—  John Locke, libro Some Thoughts Concerning Education

Sec. 145
Some Thoughts Concerning Education (1693)
Contesto: There cannot be a greater rudeness, than to interrupt another in the current of his discourse... To which, if there be added, as is usual, a correcting of any mistake, or a contradiction of what has been said, it is a mark of yet greater pride and self-conceitedness, when we thus intrude our selves for teachers, and take upon us either to set another right in his story, or shew the mistakes of his judgement.

„For as these are different in him, so are your methods to be different, and your authority must“

—  John Locke, libro Some Thoughts Concerning Education

Sec. 102
Some Thoughts Concerning Education (1693)
Contesto: Begin therefore betimes nicely to observe your son's temper; and that, when he is under least restraint, in his play, and as he thinks out of your sight. See what are his predominate passions and prevailing inclinations; whether he be fierce or mild, bold or bashful, compassionate or cruel open or reserv'd, &c. For as these are different in him, so are your methods to be different, and your authority must hence take measures to apply itself different ways to him. These native propensities, these prevalencies of constitution, are not to be cur'd by rules, or a direct contest, especially those of them that are the humbler or meaner sort, which proceed from fear, and lowness of spirit: though with art they may be much mended, and turn'd to good purposes. But this be sure, after all is done, the bypass will always hang on that side that nature first plac'd it: And if you carefully observe the characters of his mind, now in the first scenes of his life, you will ever after be able to judge which way his thoughts lean, and what he aims at even hereafter, when, as he grows up, the plot thickens, and he puts on several shapes to act it.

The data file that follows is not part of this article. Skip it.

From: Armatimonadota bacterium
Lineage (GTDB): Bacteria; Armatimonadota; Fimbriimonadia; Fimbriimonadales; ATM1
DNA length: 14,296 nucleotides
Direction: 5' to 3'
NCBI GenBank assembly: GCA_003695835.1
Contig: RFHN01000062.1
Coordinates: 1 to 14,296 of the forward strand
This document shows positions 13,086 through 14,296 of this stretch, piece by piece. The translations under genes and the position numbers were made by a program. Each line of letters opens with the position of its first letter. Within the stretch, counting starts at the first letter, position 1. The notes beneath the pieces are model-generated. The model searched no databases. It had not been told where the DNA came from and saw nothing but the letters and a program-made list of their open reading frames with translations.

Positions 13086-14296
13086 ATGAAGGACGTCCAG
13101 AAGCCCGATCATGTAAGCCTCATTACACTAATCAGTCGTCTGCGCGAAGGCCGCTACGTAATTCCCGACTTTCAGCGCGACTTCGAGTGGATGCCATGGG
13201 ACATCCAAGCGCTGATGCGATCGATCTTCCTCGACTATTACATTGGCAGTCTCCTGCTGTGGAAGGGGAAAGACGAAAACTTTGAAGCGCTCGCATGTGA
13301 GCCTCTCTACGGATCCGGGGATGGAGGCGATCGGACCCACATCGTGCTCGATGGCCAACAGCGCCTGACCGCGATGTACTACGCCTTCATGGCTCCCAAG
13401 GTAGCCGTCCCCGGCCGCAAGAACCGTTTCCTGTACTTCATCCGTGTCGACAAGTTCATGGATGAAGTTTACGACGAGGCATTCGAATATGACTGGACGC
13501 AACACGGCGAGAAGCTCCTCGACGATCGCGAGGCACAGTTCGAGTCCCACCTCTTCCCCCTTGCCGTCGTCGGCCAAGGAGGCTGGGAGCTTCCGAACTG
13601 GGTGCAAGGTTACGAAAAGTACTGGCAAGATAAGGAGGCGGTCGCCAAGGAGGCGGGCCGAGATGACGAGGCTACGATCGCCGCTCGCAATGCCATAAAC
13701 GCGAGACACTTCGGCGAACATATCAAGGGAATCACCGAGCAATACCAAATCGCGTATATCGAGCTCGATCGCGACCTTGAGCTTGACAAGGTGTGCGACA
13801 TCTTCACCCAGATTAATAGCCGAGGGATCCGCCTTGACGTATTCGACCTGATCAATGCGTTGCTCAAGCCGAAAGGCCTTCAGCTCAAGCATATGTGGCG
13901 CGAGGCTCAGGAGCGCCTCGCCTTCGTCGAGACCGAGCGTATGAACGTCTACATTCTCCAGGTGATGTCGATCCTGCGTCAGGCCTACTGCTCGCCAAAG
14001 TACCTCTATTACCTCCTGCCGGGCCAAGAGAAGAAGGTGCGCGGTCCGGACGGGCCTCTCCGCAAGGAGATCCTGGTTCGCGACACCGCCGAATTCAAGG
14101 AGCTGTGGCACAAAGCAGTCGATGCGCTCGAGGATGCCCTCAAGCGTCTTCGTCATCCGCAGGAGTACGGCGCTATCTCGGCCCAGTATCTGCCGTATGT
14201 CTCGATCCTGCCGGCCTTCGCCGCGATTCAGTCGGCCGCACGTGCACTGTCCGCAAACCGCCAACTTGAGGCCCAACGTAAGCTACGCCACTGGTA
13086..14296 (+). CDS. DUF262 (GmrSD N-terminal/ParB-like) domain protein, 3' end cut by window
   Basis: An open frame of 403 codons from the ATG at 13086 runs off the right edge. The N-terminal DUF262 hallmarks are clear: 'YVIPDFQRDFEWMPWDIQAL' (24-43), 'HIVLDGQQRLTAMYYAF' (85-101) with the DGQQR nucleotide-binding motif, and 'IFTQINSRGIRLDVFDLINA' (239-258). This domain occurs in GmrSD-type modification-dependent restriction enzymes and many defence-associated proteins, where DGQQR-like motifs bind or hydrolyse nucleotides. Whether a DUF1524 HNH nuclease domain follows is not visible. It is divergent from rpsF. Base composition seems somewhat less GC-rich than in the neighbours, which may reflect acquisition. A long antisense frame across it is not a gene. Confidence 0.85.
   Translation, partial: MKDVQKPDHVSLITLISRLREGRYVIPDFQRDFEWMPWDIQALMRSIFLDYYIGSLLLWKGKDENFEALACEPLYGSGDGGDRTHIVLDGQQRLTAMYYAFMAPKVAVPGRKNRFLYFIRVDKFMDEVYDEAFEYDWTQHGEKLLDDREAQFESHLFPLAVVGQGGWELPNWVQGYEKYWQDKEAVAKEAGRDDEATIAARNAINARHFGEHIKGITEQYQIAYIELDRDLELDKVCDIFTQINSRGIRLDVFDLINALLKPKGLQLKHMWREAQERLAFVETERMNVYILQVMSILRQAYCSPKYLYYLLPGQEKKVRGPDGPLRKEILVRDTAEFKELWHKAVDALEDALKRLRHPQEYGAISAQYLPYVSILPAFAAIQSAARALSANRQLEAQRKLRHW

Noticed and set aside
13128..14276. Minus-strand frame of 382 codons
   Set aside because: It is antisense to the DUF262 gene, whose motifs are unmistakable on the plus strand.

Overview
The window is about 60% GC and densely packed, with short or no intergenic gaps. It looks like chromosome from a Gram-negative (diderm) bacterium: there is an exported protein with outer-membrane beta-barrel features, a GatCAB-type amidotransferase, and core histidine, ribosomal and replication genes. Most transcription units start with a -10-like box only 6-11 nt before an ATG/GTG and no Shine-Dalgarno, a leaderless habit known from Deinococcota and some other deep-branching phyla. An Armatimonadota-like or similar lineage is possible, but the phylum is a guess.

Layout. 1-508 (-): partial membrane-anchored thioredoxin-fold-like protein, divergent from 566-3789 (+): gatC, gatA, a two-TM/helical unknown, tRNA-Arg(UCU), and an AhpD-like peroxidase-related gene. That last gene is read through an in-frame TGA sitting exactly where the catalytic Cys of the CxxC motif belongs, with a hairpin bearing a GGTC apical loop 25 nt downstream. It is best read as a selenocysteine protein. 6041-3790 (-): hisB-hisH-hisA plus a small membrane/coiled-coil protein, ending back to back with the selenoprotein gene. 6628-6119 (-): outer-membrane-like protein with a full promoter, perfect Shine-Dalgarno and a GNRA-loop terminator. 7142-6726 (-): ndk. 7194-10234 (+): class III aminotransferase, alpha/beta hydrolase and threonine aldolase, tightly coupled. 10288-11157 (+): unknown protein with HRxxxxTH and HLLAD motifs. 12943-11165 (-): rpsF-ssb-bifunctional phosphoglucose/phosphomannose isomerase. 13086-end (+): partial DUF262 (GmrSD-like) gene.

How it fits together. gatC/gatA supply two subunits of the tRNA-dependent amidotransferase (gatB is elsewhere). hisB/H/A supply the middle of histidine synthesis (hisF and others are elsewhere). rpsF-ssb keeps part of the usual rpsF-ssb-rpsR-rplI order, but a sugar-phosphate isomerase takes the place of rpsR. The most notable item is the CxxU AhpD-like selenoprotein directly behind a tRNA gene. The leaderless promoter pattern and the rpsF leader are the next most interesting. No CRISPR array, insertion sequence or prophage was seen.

„The scene should be gently open'd“

—  John Locke, libro Some Thoughts Concerning Education

Sec. 94
Some Thoughts Concerning Education (1693)
Contesto: The scene should be gently open'd, and his entrance made step by step, and the dangers pointed out that attend him from several degrees, tempers, designs, and clubs of men. He should be prepared to be shocked by some, and caress'd by others; warned who are like to oppose, who to mislead, who to undermine him, and who to serve him. He should be instructed how to know and distinguish them; where he should let them see, and when dissemble the knowledge of them and their aims and workings.

„That force is to be opposed to nothing, but to unjust and unlawful force.“

—  John Locke, libro Two Treatises of Government

Second Treatise of Government, Ch. XVIII, sec. 204
Two Treatises of Government (1689)
Contesto: To this I answer: That force is to be opposed to nothing, but to unjust and unlawful force. Whoever makes any opposition in any other case, draws on himself a just condemnation, both from God and man…

„Lorem ipsum dolor sit amet, consectetuer adipiscing elit. Etiam egestas wisi a erat. Morbi imperdiet, mauris ac auctor dictum.“